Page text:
Consultant: Unionville should put bus service out for private bids

Report suggests various options for cost savings, ranging from improved efficiency to total outsourcing of busing

The Unionville-Chadds Ford School District bus depot in East Marlborough.

By Mike McGann, Editor,
EAST MARLBOROUGH — The consultant hired to look at the Unionville-Chadds Ford School District school bus operation is recommending that the Board of Education immediately put bus services out to bid for outsourcing for the 2011-12 school year in order to determine whether the district can save money, suggesting that based on nearby schools, “the potential for savings may be significant.”

If Monday’s Board of Education work session was any indication, the decision of whether to put the district’s bus services out to bid — and when — may prove highly contentious. More than two dozen bus drivers attended Monday night’s board work session meeting which also included some testy exchanges between board members.

Superintendent of Schools Sharon Parker and members of administration guided the board through an executive summary of the 57-page report generated by Transportation Advisory Services (TAS) of Walworth, NY, which offered numerous options from increasing efficiencies in the current district-run operation to full-blown outsourcing of all district transportation.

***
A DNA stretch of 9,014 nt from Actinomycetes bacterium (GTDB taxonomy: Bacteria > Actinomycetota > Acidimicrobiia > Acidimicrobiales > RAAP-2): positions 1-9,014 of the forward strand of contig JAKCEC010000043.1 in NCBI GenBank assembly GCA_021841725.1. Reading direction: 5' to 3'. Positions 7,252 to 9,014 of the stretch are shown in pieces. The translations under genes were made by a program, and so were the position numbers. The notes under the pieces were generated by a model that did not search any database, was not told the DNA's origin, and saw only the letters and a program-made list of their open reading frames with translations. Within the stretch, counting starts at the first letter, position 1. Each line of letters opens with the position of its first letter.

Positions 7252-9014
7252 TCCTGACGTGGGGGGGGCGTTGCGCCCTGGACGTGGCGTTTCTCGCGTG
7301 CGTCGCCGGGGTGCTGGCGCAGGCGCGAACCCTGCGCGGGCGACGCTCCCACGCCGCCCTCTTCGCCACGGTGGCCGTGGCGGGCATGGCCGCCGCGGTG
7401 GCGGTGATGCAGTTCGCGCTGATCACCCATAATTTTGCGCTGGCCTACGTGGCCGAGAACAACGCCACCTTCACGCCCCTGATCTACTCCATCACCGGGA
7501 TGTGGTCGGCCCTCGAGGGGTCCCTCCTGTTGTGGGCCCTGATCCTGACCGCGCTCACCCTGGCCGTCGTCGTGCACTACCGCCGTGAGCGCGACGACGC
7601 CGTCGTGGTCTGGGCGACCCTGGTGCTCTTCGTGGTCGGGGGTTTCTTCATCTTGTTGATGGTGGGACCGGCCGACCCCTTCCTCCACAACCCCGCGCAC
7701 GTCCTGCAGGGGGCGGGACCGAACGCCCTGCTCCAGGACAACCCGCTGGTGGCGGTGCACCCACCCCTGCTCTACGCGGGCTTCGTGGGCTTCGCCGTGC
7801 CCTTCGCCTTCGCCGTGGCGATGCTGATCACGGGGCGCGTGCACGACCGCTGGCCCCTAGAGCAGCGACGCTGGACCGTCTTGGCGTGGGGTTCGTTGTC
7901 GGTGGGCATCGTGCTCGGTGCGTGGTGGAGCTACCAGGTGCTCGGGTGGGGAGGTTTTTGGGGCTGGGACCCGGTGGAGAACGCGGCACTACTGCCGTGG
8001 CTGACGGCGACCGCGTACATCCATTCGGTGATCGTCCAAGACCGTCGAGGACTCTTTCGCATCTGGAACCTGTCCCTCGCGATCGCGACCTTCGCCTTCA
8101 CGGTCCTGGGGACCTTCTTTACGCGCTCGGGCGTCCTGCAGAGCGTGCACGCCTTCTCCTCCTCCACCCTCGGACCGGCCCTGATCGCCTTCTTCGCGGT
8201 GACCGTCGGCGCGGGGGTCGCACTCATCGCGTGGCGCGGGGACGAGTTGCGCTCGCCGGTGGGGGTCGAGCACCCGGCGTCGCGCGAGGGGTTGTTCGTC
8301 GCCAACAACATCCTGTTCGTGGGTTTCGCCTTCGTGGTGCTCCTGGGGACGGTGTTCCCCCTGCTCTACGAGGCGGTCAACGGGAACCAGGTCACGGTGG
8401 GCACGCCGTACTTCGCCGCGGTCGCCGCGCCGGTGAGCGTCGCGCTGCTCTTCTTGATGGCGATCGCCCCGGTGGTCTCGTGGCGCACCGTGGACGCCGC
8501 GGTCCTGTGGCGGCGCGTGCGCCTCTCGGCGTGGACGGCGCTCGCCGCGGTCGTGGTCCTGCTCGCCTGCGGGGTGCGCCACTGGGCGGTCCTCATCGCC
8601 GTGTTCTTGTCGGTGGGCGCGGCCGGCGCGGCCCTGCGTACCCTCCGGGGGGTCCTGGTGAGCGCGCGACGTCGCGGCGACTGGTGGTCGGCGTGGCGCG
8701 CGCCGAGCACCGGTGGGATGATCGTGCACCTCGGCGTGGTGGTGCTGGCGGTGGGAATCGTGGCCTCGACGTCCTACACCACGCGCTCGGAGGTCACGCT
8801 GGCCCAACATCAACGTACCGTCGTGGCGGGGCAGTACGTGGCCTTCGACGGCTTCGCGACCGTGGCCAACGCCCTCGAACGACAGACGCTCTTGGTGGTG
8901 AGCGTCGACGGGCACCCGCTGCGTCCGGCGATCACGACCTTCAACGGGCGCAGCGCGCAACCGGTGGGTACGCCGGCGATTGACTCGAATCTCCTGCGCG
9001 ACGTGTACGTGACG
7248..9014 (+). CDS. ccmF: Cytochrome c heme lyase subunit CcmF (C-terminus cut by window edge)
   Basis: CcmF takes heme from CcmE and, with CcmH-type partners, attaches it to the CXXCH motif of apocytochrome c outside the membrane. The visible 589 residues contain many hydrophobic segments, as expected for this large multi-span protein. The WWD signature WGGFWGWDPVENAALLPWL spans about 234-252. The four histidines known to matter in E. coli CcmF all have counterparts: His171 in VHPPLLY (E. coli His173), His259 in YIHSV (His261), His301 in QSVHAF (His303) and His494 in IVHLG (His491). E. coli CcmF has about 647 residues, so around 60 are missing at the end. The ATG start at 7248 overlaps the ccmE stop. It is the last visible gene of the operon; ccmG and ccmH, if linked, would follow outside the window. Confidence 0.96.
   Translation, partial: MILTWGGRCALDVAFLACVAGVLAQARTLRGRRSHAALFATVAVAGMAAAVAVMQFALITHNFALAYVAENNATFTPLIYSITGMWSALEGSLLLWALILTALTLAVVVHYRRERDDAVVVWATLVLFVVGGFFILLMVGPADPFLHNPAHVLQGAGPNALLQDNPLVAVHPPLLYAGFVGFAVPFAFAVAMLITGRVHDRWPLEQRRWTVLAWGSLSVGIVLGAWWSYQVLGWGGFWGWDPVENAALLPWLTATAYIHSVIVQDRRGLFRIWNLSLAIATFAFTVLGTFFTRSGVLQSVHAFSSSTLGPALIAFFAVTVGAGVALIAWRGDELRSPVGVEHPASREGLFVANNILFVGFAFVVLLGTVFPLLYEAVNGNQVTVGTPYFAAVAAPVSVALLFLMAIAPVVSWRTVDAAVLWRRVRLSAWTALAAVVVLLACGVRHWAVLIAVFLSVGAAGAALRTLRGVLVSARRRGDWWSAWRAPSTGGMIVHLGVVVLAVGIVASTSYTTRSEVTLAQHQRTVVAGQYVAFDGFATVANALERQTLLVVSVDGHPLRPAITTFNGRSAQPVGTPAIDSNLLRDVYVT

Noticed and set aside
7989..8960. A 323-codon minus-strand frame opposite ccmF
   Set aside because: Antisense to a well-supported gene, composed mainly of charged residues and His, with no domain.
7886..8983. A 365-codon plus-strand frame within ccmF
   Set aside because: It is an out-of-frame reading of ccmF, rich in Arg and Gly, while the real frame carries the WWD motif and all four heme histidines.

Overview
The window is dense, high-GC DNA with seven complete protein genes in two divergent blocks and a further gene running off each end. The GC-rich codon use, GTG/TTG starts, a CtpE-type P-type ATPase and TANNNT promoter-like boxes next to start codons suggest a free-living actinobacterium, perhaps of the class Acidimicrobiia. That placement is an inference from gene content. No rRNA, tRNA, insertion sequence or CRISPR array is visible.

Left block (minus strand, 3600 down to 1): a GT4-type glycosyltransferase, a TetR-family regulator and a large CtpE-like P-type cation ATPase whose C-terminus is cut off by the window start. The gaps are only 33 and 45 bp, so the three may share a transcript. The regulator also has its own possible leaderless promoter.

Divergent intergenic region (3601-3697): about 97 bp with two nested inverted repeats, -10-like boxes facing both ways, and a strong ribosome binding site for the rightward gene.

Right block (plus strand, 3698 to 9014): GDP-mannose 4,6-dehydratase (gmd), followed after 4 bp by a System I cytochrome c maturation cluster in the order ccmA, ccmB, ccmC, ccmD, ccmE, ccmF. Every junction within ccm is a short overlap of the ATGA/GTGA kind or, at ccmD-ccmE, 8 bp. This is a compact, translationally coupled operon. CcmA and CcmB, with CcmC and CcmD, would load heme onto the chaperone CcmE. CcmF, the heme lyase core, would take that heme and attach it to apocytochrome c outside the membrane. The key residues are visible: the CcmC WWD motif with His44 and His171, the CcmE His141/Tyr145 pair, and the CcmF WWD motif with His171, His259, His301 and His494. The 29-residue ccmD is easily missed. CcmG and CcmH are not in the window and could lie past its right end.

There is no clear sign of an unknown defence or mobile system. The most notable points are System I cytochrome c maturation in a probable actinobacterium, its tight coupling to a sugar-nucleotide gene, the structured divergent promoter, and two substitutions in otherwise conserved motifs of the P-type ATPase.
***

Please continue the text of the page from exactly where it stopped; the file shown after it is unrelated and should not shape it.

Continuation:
While there were discussions on varied topics from bus routing software to the general layout of the transportation building on Doe Run Road, there was clear friction between board director Paul Price and other members of the board. Price, who has championed outsourcing various school functions in order to save money, clashed with fellow director Jeff Hellrung and to a lesser extent with board president Timotha Trigg during the meeting.

Price, who has decided not to run for re-election in 2011, issued a statement to those attending the meeting and directed people to a video he created and posted on You Tube, noting that the Unionville district pays more for busing than any other school district in the county than Octorara, based on a daily per-bus cost. The full text of Price’s statement appears here today as a Letter To The Editor. Following the meeting, Price suggested that Parker and the administration glossed over the outsourcing option and expressed frustration that the board will not get an opportunity to vote at its regular board meeting next week on whether to issue a Request For Proposal (RPF) to local bus companies.

Hellrung cautioned those in attendance at the meeting that “as a school board we have nine separately elected people.”

“The board speaks only when we have five votes,” he said. “One member might be speaking rashly, foolishly, but that doesn’t represent the view of the board as a whole.”

Price said he took great “umbrage” at Hellrung’s comments, saying they were clearly directed at him. Later, Trigg and Price were at odds over the numbers cited in the report, Trigg suggesting that she would like to see more data, and Price suggesting that the numbers in the report told the story.

“I’m not looking for your analysis,” she said.

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